Marie Kondo, the world-famous organizer, author, and host of “Tidying Up with Marie Kondo,” has a fascinating ritual when she starts with a new client—and her clients are people who are struggling with various levels of hoarding, clutter, and disorganization. She takes all of their clothes and puts them in a giant pile. Then she tells her client to pick up each piece of clothing and see if it still “sparks joy” for them. If the piece of clothing brings them joy, they put it in the keep pile. If not, they thank it for all it’s done for them, and they put it in the give-away pile.
This is another part of revival: To plant new seeds, we need to make room for the new garden beds. After 16 months of tears, we need to make a lot of room for the dreams and the possibilities. And we know this for sure: the God we worship and serve is a God who sparks joy in us always. And if something is getting in the way of the joy we feel and the joy we show to others, it’s high time to thank it, whatever it is, and dismiss it. After 16 months of tears, we’re ready to say goodbye to the things that don’t bring joy to us or to the community we serve.
Revival doesn’t necessarily mean going from nothing to a whole lot of something. Sometimes it means simplification—getting back to basics, cleaning out the cupboards, opening up the windows and letting a fresh breeze into the house. When we get rid of the things that don’t spark joy for us, we open up the space to establish healthy habits in our lives. In our gospel reading this morning, Jesus is at the very beginning of his ministry. And he decides that it’s time to commit himself to the dream. The time has come for him to announce himself and his ministry to the world. How does he do it? Did he try to gain an audience with the high and the mighty to announce himself to the powers of the world? No. Did he pull together a crowd of thousands of the common people to announce himself to the masses? No. Did he climb to the top of a mountain to announce himself to the heavens? No. When Jesus went to declare the extraordinary news of who he was to the world, he didn’t do an extraordinary thing. He did a simple thing—he went to his hometown synagogue. He went to church—and this wonderful little line--as was his custom.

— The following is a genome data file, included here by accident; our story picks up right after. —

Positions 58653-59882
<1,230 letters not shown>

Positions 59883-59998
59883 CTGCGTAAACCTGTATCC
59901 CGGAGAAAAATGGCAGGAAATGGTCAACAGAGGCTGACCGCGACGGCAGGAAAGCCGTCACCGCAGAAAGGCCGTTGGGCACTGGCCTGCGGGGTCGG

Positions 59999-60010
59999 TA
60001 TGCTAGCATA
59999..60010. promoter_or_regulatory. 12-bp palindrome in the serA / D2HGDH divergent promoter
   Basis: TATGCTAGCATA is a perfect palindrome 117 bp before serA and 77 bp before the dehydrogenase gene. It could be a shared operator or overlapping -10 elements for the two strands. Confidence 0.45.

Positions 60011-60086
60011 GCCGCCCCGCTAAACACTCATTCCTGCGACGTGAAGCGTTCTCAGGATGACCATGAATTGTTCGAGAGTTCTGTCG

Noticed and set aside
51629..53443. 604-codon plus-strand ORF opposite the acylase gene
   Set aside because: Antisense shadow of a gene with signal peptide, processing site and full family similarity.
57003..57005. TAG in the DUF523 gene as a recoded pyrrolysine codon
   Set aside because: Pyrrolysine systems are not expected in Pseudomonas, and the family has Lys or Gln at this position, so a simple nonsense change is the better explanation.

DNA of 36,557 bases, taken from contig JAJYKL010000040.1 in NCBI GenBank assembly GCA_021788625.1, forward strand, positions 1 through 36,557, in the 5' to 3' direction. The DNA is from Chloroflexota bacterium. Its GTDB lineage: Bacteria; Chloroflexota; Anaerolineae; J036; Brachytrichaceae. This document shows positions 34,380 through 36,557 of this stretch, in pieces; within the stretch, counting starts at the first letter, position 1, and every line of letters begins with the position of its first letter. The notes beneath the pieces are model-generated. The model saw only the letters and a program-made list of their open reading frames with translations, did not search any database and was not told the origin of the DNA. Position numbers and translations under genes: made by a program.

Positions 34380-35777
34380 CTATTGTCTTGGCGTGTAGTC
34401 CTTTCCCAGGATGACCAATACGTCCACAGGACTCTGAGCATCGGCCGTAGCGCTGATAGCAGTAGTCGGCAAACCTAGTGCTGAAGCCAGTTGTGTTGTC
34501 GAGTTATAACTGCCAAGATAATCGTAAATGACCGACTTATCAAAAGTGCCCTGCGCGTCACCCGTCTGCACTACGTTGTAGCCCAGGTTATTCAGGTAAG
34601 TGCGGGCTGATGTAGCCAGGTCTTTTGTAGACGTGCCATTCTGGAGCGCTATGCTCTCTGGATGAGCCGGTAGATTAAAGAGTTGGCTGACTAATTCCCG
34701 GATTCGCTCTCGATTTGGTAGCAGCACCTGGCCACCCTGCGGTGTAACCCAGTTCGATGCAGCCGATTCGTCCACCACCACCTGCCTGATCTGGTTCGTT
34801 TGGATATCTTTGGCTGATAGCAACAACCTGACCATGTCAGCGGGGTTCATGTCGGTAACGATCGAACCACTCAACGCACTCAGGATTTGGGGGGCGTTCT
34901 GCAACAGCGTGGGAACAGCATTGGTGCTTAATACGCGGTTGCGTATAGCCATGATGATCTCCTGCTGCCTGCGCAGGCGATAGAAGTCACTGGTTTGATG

Jesus is the Messiah who always manages to do a lot with a little. And, in fact, one of his biggest recommendations to those of us who have a lot is to give it away until we have just a little, so that we don’t get distracted from what matters most by the many, many, many luxuries, entertainments, comforts, and privileges that ultimately do not matter at all.
And this is how many of us live our lives. The most important things—our health, our joy, our relationships, the meaning and purpose of our lives—are crowded out by the less important concerns and pursuits—status, power, pleasure, money, clutter. And these less important pursuits often leave us feeling empty and miserable and despairing that there’s nothing more to life than a hamster wheel of work and consumption. And there is nothing “more!” But there is something “less!” Simplify! Give it away! Let it go, if it doesn’t spark joy! Come back into the customs of your heart!
Rabbi Abraham Joshua Heschel wrote, “The Sabbath is the day on which we learn the art of surpassing civilization.” In other words, your Sunday, your day of holy rest, is not there to give you a chance to recover just enough to go running back to the rat race on Monday morning. You’re not a beast of burden, are you? Your Sabbath day is about transcending civilization—beating it at its own game—reclaiming your sacred center from the world and returning it to the One it came from and whose claim upon it can never be successfully dissolved or disregarded. Coming to church should not be one more thing in the competition of priorities and events and schedules in your life. Church is the Sabbath habit that simplifies your life, returns you to yourself, and highlights the true joy that so many of us have been missing.
And so Jesus reads the scroll:
“The Spirit of the Lord is upon me,
because he has anointed me
to bring good news to the poor.
He has sent me to proclaim release to the captives
and recovery of sight to the blind,
to let the oppressed go free,
to proclaim the year of the Lord’s favor.”
It is the distillation of Jesus’ mission in the world. A mission that he passed on to the Church—to all of us. After reading it he rolled up the scroll and sat down and said, “Today this scripture has been fulfilled in your hearing.” The scripture is fulfilled. But the ministry is just starting. The dream is just about to begin.
Beloved, may this Sunday not just be the end of 16 months of tears. May it be the beginning of a revival of your Sabbath, a revival of your soul, the revival a vital, life-saving, joy-giving mission.
Jesus the Imagination
Thoughts and dreams, musings and meditations